Imagine an application like Slack, it will show the list of channels and the messages of the currently active one, that sounds simple, but at the same time it's getting new message through something like WebSockets for all channels, if the user is mentioned in one of those it should show a notification badge near the channel name, if it has more than one it will show the amount, it also has threads inside the messages of a channel and a view dedicated to seeing only threads.

While it's possible to use something like SWR to build this, an application like Slack could benefit a lot for normalizing the data and store it in a single place, like Redux, then derive most of the states (e.g. notifications) from the stored data.

This will also help to simplify updating data, in a Database-Driven Applications you will have a limited amount of fetches and you could know which URLs are being fetched in case you want to revalidate them from another part of the UI. In a UI Driven Applications having all the API data normalized and stored in a single place will allow us to update it there and get the updates everywhere automatically without revalidating against the API and multiple requests.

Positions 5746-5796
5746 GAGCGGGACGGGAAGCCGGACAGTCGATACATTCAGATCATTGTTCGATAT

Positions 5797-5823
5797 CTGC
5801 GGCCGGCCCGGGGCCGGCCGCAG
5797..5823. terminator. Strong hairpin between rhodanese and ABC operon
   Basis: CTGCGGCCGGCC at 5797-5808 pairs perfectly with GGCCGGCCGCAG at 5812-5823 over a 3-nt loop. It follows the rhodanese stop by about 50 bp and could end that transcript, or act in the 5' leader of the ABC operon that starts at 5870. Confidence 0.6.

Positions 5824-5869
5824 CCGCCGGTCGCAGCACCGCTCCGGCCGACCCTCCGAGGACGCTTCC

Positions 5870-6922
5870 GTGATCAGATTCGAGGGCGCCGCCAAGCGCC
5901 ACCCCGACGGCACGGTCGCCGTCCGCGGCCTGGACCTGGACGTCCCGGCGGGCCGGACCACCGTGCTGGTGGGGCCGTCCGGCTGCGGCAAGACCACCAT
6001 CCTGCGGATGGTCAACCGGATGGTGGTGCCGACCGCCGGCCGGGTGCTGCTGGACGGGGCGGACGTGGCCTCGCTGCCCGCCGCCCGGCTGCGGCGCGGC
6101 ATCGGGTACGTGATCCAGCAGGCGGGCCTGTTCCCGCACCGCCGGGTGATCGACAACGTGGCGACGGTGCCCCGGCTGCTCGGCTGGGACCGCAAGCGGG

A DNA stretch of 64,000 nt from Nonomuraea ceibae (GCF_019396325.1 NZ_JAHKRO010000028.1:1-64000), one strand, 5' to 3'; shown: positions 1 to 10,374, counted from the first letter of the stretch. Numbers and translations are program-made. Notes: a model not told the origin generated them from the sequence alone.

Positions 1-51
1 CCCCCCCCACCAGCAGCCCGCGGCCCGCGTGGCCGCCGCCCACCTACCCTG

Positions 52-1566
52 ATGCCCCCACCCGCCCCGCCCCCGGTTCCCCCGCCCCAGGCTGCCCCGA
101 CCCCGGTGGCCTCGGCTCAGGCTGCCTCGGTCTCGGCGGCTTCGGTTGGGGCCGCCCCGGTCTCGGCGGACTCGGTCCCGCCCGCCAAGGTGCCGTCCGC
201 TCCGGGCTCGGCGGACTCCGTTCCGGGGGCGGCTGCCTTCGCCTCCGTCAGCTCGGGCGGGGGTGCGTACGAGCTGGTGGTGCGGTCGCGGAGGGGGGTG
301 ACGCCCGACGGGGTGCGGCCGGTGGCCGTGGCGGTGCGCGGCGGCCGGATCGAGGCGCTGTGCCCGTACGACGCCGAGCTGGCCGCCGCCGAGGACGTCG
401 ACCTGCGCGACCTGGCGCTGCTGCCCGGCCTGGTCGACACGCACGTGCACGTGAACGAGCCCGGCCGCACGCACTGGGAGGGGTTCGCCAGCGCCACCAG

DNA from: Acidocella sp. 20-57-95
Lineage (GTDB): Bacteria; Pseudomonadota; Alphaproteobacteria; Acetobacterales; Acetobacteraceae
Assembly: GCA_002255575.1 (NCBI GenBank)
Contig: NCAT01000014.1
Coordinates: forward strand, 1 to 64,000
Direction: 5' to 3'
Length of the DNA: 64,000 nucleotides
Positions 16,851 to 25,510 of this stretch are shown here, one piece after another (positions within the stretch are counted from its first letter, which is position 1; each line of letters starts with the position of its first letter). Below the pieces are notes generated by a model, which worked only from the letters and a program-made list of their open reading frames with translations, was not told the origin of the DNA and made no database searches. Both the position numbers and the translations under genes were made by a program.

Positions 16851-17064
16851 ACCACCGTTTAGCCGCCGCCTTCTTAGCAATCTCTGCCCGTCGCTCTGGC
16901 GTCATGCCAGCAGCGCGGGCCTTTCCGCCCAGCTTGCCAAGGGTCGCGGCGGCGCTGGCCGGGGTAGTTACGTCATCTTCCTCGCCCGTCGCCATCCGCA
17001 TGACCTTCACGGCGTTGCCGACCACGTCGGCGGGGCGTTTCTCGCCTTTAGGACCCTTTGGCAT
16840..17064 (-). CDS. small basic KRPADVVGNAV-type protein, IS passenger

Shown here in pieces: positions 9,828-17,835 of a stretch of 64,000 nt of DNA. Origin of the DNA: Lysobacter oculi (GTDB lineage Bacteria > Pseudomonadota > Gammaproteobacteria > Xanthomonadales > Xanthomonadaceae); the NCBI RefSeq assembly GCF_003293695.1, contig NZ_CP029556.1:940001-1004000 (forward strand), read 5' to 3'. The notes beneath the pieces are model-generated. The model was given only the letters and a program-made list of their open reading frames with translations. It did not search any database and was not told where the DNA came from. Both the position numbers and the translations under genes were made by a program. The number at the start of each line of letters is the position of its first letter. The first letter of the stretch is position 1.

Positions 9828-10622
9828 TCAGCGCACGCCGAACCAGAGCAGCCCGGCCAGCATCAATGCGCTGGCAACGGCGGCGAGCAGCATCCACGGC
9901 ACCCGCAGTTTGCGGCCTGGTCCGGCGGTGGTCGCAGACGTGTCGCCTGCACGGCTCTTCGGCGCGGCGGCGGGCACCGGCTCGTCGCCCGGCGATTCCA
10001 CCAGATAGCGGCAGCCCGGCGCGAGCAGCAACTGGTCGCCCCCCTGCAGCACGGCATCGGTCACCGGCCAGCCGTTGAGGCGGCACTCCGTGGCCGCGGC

This is a not so common type of applications, sometimes it's part of a bigger one (the chat) which is more Database Driven.

So, What Should I Use?

The normal question here is "it depends", but let's be more opinionated here.

You probably want a combination of a local state for your UI State and an API Cache like SWR, maybe using React Context for the few Application-Level State you will have (e.g. authenticated user). This will handle like 95% (completely arbitrary number) of your product requirements and will give you a nice and performant application without headaches.

If you are building a Slack-like or Facebook-like application go with a centralized state for API Cache and Application-Level State since the beginning, use local state for the UI State when possible, it may look like more work at the beginning but will benefit a lot at the long term when a new product requirement could be solved deriving a state from the already available data.

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sergiodxa profile

Sergio Daniel Xalambrí

@sergiodxa

Tech Lead and Technical Writer. Previously worked at Platzi & Vercel. Currently Able.co